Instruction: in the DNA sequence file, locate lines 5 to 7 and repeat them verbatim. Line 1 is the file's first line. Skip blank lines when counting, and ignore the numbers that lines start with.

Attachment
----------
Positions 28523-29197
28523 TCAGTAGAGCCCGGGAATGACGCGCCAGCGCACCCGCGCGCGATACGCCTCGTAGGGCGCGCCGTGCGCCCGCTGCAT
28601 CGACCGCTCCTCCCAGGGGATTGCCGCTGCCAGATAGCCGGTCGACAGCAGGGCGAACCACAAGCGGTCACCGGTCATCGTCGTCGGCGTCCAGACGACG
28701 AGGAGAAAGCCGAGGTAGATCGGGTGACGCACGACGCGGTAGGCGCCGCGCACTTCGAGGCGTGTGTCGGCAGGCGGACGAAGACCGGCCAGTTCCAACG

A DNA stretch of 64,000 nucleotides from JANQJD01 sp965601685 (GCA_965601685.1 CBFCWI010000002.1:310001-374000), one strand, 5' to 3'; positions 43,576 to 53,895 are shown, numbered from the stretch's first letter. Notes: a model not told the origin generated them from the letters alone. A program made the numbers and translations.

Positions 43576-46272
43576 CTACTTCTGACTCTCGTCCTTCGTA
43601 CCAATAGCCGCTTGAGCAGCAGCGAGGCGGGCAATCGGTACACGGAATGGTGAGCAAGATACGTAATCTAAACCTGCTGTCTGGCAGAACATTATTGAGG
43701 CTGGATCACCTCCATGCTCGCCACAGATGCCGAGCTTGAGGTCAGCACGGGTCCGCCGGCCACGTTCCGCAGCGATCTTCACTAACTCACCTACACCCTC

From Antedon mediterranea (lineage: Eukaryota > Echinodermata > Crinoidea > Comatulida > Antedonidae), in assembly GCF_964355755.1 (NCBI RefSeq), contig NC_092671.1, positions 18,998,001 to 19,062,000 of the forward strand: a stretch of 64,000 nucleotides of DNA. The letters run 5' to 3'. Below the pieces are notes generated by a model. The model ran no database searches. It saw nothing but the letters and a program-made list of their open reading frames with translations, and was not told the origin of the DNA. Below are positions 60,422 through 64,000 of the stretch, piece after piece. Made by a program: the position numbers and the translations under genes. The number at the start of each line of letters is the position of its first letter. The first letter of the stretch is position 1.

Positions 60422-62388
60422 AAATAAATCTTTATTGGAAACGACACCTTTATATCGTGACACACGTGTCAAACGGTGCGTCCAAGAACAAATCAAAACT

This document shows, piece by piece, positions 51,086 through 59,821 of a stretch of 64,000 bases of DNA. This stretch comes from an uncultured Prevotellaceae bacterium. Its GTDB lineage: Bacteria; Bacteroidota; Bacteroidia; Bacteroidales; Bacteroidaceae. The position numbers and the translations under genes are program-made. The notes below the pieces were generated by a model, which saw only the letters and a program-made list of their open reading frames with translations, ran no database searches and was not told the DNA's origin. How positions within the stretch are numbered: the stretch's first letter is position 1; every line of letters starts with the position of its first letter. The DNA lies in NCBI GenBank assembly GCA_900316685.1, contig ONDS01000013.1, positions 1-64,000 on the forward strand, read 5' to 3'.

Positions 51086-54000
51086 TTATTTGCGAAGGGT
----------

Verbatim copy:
A DNA stretch of 64,000 nucleotides from JANQJD01 sp965601685 (GCA_965601685.1 CBFCWI010000002.1:310001-374000), one strand, 5' to 3'; positions 43,576 to 53,895 are shown, numbered from the stretch's first letter. Notes: a model not told the origin generated them from the letters alone. A program made the numbers and translations.

Positions 43576-46272
43576 CTACTTCTGACTCTCGTCCTTCGTA